IPM has been reported in ages between 25 and 78 years. There is only one case seen in an infant. [8] IPM presents as a solitary asymptomatic painless nodular mass in the inguinal region. Men are more commonly affected than women. The tumor is well capsulated, usually seen deep in the groin below the inguinal ligament and involves a single lymph node without infiltrating the overlying skin. [1]

Gross features include grey white tumor with multifocal hemorrhagic areas. Microscopically, the tumor has a nodular configuration with fascicles of spindle cells. The nuclei may display palisading pattern. Nuclear atypia is absent and mitoses are rare.

The characteristic feature seen in all cases is the presence of mats of eosinophilic material forming bands of stellate or circular profiles. [5] This material called as amianthoid fibers is considered to represent degenerated or crystalline collagen. [9] Scattered foci of hemorrhages and extravasated red blood cells in between the spindle cells are seen.

The histogenesis is still not completely understood. The cell of origin is most likely to be the myofibroblast or smooth muscle cell of the lymph node blood vessels. [2] Positive staining for vimentin and actin and negative staining for desmin by immunohistochemistry (IHC) supports this notion.

Electron microscopy shows irregular contours of the nucleus and occasional intra-nuclear pseudoinclusions. Cytoplasm shows focal densities believed to be smooth muscle myofilaments.

There is a proven association between Epstein-Barr virus and human herpes virus 8. [10] In addition some cases of IPM have shown overexpression of cyclin D1. [5]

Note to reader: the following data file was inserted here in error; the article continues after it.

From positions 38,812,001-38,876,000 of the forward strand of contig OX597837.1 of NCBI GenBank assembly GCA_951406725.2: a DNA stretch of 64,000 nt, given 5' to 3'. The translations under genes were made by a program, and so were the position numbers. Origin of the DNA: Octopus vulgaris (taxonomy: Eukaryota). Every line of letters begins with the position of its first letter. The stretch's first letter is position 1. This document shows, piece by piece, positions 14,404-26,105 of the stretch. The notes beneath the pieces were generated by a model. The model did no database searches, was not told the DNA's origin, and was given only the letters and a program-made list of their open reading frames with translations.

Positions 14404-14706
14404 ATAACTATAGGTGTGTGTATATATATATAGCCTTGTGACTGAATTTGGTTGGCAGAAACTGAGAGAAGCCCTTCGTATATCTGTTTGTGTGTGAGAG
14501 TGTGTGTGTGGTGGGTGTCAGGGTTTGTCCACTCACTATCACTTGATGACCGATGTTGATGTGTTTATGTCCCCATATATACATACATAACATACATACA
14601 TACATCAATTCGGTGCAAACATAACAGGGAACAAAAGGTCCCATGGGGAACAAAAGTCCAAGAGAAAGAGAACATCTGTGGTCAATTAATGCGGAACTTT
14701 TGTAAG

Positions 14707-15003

It is suggested that viral oncogenesis might be involved in the development of these lesions and possibly cyclin D1 overexpression may independently influence the spindle cells as growth factor. [5]

Nature of amianthoid fibers has been intriguing. Studies indicates that the center of these fibers is composed of type I collagen whereas the periphery is made up of Type III collagen. Electron microscopy also confirms that amianthoid fiber is a collagen fiber and not an amianthoid fiber. This fiber has smaller width than amianthoid fiber ranging from 80 to 150 nm versus 280 to 1000 nm. [5]

So far 70 cases are reported in the literature, 65 cases including our present case involved inguinal region, 4 cases submandibular region, and 1 case retroperitoneum. Inguinal lymph nodes are preferably involved possibly because of increased number of myofibroblasts secondary to increased drainage function. [2],[5],[9]

IPM has to be differentiated from benign lesions like leiomyoma, intranodal schwannoma, inflammatory pseudotumor, and metastatic lesions in lymph node like carcinoma, melanoma, Kaposi's sarcoma, and leiomyosarcoma.

Leiomyoma shows typical morphology and IHC positive actin, desmin and vimentin, and negative human melanoma black [HMB]-45. Schwannoma will have typical Antoni A and B areas. S-100 is positive and actin, desmin, and vimentin are negative by IHC. Inflammatory pseudo-tumor differs by its inflammatory morphology which is not a feature of IPM.